In Massachusetts, the suicide of bullied South Hadley teen Phoebe Prince last year spawned first-in-the-nation legislation that requires school districts to develop bullying-prevention plans and set up systems to track and report incidents.

But Needham’s Bullying Intervention Program, designed by Mattleman and his staff over the summer, makes the town among the first to supplement its required school-based prevention program with mandatory counseling for bullies who get caught.

“Most school systems just identify these kids and suspend them, and they think that will be a deterrent,’’ said Mattleman. “Our belief in Needham is different. Yes, we want to send a strong message, but we also want to rehabilitate them.’’

I think this is fantastic, and it makes me proud to hear it’s my hometown that’s pushing the envelope on how we look at bullying and what to do about it. In fact, I think Massachusetts overall has a way of being rather progressive about big issues like this (first state to make gay marriage legal, after all).

I went through some bullying when I was a kid. Mine came almost exclusively in the form of being mocked by my peers, for reasons I still couldn’t tell you, and also some social exclusion. It sucked. I hated a lot of things about 5th grade because of it (Among other things, my personal Mean Girls got my entire class to participate in an April’s Fool joke on me. It might’ve been worse if the joke hadn’t been really lame and very transparent – they had everyone trying to tell me I had something on my face. I didn’t.), and Middle School was a wash in its entirety and I consider it overall to be three years I want back at the end (The high point was in 8th grade, when the people I ate lunch with, every one of them, moved to sit at another table entirely so I couldn’t find them and sit with them. I spent a month or so eating lunch in my homeroom with a few other refugees who were there for their own reasons. It was far less stressful in there.).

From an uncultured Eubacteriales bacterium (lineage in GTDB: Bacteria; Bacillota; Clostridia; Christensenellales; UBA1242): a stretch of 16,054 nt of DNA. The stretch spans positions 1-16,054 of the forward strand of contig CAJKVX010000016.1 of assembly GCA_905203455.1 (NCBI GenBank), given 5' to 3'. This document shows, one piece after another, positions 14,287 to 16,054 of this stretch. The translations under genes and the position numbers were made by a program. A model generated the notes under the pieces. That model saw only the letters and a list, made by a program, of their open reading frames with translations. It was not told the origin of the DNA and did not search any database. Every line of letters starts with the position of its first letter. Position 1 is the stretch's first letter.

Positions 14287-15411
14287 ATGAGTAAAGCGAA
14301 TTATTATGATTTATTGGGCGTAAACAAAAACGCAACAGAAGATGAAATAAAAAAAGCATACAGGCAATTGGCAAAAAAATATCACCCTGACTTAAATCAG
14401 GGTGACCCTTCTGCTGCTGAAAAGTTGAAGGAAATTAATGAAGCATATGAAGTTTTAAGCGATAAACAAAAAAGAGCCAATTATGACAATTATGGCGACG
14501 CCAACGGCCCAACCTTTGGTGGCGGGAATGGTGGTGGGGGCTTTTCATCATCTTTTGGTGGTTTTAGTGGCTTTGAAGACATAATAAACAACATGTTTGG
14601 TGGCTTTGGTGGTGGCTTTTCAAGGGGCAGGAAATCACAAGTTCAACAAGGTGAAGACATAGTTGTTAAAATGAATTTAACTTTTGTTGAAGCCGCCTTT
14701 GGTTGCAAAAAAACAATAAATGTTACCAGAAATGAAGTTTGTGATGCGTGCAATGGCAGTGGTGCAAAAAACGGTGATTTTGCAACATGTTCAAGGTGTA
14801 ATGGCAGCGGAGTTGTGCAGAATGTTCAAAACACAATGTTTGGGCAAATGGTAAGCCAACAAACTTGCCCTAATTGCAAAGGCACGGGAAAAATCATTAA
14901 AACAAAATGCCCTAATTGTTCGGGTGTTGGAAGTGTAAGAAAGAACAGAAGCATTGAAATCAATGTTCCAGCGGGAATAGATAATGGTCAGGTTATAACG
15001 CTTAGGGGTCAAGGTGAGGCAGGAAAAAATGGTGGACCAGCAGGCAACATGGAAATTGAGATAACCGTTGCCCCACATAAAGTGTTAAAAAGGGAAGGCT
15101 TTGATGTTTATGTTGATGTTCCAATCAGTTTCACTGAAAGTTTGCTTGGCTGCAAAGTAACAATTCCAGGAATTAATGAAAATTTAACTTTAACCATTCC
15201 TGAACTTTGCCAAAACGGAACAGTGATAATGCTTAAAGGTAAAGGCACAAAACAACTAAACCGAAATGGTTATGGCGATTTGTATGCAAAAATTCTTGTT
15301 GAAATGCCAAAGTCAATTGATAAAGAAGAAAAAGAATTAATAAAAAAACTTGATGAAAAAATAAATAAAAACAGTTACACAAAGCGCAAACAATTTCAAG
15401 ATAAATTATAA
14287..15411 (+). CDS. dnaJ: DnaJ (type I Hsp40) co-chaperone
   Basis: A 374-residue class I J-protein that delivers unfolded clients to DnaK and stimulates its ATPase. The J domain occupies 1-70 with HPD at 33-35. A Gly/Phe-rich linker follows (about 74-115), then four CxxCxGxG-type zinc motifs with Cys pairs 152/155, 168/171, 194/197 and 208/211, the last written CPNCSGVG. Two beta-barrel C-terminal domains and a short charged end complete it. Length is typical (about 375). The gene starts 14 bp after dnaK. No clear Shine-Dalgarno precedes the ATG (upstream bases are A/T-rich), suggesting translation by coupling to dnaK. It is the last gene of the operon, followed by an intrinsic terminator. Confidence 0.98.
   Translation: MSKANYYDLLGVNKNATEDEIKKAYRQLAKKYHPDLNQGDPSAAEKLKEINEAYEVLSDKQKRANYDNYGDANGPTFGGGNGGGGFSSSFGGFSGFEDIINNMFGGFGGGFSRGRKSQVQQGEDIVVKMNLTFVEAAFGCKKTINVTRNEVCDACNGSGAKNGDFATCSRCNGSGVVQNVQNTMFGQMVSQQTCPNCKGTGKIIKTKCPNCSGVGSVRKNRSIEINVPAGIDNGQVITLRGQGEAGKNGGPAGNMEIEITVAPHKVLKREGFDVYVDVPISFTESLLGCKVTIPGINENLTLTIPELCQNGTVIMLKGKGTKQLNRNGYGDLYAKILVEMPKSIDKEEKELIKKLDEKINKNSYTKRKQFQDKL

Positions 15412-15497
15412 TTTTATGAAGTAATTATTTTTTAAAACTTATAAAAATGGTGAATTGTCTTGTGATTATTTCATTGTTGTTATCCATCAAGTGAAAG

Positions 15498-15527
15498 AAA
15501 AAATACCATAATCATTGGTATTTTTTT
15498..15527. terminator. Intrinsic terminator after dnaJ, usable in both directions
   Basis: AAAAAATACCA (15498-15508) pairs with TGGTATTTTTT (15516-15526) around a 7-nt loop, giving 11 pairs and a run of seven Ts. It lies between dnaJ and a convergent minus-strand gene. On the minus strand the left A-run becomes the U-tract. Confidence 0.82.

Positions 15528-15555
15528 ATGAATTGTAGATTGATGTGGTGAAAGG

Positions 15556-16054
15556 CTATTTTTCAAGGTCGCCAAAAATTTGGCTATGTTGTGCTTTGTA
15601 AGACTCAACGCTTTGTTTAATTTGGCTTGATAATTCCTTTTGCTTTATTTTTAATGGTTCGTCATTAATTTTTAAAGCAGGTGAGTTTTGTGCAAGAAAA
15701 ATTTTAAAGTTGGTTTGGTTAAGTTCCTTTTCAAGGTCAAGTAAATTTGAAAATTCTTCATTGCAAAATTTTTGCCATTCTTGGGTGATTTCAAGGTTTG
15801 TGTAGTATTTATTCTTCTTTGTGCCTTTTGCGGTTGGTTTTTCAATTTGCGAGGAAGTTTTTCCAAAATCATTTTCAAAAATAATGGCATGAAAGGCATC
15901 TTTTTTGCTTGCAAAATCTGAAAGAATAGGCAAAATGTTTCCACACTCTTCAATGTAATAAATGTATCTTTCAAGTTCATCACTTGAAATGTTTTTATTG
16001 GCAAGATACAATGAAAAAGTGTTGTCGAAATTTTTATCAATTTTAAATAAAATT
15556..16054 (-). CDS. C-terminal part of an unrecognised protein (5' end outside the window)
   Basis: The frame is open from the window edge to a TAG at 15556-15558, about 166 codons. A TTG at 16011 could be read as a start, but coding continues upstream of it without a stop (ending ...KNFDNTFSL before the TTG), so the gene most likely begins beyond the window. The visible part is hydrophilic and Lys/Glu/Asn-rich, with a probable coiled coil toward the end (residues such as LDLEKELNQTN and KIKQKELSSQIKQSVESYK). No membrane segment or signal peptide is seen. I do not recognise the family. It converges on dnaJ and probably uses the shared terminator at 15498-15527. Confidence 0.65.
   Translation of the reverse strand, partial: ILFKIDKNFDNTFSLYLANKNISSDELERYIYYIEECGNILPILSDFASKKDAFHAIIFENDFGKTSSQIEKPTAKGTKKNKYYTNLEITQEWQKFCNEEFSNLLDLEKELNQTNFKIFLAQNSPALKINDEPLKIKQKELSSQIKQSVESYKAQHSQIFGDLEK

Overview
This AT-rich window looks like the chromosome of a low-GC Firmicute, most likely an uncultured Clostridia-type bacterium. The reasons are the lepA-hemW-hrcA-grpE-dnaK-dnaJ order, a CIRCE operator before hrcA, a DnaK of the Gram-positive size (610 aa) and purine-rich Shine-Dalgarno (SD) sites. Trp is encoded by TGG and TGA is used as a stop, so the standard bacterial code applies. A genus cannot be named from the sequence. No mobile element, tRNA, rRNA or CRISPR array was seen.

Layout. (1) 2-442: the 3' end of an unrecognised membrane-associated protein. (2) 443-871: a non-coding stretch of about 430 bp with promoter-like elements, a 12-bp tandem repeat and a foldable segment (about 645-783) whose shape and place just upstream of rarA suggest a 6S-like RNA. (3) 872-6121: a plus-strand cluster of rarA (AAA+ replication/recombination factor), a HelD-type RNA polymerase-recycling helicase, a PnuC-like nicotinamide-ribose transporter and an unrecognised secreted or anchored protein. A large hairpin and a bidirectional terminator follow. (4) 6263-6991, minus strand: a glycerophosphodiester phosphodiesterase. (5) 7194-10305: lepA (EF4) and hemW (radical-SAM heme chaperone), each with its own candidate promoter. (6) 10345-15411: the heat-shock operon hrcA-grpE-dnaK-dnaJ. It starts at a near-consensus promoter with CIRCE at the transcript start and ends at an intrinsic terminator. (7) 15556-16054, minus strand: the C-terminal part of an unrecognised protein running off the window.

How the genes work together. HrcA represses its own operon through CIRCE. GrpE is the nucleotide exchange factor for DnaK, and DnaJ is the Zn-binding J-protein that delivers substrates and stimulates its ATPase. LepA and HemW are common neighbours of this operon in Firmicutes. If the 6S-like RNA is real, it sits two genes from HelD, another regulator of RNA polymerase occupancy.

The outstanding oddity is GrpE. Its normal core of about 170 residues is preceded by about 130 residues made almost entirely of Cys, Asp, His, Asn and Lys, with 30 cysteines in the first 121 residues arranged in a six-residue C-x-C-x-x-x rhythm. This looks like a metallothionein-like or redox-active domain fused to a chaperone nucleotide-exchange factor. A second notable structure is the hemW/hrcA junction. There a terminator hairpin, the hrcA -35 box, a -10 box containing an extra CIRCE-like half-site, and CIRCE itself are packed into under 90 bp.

(Yes, my parenthetical grammar and punctuation were all over the place there. Deal with it!)

It hurt. I had also somehow gotten into a habit of having best friends who kept moving away after a year, so that made things difficult, too. But as down as I got about it, even when I was upset and crying over it, I never let them make me believe I was worthless. Those times I cried? I hated that I was crying about it, that it mattered enough to me to upset me.